Self-Acceptance and Repentance

As a conservative Christian, I used to shy away from the message of self-acceptance, seeing it as mere psychobabble. I was also concerned that too much self-acceptance might stifle personal growth and improvement. Worse, it might even block us from being humble. So I took this concern to a number of pastors, priests, monks, scholars and Christian psychologists throughout the world. What follows below is what they told me.

Biblical self-acceptance is the touchstone for genuine humility since it is not based on anything we can achieve or deserve. The foundation of our own self-acceptance is God’s total acceptance of us while we were yet sinners” (Romans 5:8). It takes a lot of humility to recognize that you are worthy of love and belonging, not because of anything you have achieved or deserve, but simply because are the person you are that God created, loves and redeemed.

True self-acceptance does not mean complacency. Again, go back to the analogy of a parent’s love for a newly born child. Because the parent loves the child, he or she will do everything possible to facilitate growth: to help the child learn to walk, talk, become strong and to grow close to Christ. If God’s love for us is much greater than the love of a parent for a child, then we should expect Him to put us in situations that will stretch us and force us to grow, even if those situations are sometimes painful.

One of the ways we grow is through godly repentance. Yet the devil tries to block genuine repentance by provoking us to feel self-loathing, toxic shame and self-rejection. These maladaptive conditions essentially proclaim that God made a mistake when He created you.

Many of us have descended into toxic shame, self-loathing and self-rejection on an unconscious level without even realizing it. This might be because of experiences as a child, or maybe it is because we internalize other people’s false definitions of us. Still other times, we may experience subliminal shame and self-loathing because we are not availing ourselves of the cleansing that follows regularly repentance (Psalm 51). Whatever the origin, toxic shame and self-loathing cause a misfiring of the impulse to repent in much the same way that lust and possessive behaviors are a misfiring of the impulse to love,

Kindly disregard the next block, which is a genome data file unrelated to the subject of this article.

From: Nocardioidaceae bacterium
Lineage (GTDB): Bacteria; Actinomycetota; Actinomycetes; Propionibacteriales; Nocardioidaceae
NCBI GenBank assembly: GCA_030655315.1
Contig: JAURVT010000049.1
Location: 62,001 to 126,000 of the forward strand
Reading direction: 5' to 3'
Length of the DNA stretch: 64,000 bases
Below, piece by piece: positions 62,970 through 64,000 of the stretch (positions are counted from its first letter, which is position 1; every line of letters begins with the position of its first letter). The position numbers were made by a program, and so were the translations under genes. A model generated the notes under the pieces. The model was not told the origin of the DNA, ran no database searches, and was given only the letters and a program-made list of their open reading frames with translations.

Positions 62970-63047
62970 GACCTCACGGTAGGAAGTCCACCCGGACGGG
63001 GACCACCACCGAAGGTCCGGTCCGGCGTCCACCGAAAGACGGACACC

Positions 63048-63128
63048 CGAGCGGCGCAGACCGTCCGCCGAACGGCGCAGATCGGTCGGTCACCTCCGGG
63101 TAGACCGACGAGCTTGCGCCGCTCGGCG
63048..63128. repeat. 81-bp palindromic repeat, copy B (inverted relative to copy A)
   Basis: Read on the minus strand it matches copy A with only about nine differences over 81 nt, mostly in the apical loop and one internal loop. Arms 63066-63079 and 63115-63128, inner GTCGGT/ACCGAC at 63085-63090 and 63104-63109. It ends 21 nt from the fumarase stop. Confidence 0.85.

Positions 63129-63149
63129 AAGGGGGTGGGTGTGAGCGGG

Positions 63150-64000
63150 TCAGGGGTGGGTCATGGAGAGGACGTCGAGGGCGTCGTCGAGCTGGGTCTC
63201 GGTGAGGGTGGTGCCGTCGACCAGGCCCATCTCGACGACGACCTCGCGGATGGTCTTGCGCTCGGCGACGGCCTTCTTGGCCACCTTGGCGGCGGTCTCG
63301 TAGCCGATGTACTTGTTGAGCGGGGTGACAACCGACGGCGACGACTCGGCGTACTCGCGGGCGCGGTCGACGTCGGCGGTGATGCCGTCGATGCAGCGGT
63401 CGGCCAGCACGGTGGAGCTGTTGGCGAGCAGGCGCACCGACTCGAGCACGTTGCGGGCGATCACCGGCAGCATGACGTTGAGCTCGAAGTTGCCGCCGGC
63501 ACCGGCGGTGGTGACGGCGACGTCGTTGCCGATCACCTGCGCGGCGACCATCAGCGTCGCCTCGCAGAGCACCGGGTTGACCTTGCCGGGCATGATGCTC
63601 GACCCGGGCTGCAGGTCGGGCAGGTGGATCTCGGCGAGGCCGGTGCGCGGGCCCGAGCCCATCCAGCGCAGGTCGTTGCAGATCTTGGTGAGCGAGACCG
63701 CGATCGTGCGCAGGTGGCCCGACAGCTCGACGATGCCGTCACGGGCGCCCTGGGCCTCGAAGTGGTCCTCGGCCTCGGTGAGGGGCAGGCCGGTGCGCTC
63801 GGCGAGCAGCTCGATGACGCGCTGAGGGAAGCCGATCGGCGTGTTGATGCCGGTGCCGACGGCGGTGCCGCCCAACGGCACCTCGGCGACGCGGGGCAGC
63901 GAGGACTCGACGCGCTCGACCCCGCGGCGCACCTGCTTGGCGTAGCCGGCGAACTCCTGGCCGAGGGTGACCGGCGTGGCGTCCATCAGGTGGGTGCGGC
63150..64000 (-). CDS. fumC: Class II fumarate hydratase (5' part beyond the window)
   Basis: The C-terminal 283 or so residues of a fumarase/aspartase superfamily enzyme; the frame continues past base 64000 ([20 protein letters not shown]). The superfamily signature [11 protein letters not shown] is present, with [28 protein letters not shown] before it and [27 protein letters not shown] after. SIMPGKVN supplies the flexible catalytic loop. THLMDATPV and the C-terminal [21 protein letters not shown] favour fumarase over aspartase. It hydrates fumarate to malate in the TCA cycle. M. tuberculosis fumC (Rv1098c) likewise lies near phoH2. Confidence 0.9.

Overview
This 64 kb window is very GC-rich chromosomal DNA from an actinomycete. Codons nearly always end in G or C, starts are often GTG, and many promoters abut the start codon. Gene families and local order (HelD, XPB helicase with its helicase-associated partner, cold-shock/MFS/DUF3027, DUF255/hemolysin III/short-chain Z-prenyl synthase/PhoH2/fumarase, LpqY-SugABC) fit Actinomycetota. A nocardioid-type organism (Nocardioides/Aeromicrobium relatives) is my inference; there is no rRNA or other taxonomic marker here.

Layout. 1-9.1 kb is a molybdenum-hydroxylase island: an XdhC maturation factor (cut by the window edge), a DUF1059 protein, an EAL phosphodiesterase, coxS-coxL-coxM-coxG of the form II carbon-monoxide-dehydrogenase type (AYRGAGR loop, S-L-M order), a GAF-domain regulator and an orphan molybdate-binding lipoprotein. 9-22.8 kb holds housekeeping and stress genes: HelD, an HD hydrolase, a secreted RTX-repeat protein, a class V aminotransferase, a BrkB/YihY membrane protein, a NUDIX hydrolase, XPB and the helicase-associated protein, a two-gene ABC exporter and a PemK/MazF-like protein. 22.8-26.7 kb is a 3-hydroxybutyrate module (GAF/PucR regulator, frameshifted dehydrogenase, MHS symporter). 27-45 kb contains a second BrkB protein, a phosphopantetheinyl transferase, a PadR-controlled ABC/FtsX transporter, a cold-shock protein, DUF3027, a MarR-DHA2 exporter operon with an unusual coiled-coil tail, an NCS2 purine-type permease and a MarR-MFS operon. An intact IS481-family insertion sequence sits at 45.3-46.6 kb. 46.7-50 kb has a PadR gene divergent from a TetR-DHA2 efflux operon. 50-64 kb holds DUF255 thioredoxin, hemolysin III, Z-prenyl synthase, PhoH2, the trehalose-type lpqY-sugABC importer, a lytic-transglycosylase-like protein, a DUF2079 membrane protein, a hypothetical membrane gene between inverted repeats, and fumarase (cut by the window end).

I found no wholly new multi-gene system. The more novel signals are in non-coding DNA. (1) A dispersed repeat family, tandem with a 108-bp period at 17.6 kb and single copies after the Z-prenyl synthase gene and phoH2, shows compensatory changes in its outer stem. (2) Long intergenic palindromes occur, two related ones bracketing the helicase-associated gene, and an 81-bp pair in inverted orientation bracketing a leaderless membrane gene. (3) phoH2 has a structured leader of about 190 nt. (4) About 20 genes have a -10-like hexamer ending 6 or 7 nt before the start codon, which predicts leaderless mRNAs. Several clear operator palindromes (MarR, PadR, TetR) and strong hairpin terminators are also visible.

It may seem like a paradox, but self-acceptance goes hand in hand with humility and repentance. Our enemy knows that if he can get us to hate ourselves—to descend into self-loathing and toxic shame—then it becomes almost impossible for us to have a healthy hatred of our sin. When a person is burdened down by toxic shame, then constructive criticism and genuine self-knowledge merely add to the feeling of worthlessness. When we feel worthless, our defense mechanisms kick in and block us from experiencing healthy repentance.

Unfortunately, many people mistake toxic shame for humility. They may imagine that humility means thinking poorly of themselves. In reality, humility does not involve thinking poorly of ourselves; rather, it involves thinking little of ourselves at all. Above all, humility is about being a servant to those around us, putting the needs of others above our own.

To be proud is to love the false self—the self that achieves value through accomplishments, striving, personal gain and the advancement of the ego. To be humble is to accept the true self that God created: the self that is uniquely you, the self that God loves regardless of what you achieve and regardless of how other people think of you.

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Without this type of humble self-acceptance, we cannot truly be there for others. Have you ever noticed that people who loath themselves find it hard to accept others? Have you noticed that people who struggle with self-rejection and shame are the ones that find it hard to forgive, empathize or to listen attentively to other people’s needs? On the other hand, when we can see ourselves for who we truly are—all the sin, failure and imperfection—and still accept ourselves as part of the creation that God declared truly good, that is powerful in giving us the inner resources to forgive and love others unconditionally.

It should be clear by now that learning to accept ourselves does not involve becoming static. Being fallen creatures, there will always be things we need to work on improving. The key is why are you trying to improve yourself? Are you trying to improve yourself in the mistaken belief that this will somehow make you more lovable? Are you trying to improve yourself because you’ve believed the lie that you have to reach a certain standard before you will be worthy of love and belonging?

The foundation for self-improvement has to remain your fundamental value as a human being made in the image of God. Take some time to just enjoy being you, and then through God’s grace, endeavor to become the best you that you can possibly be.

Remember, God did not make a mistake when He created you.

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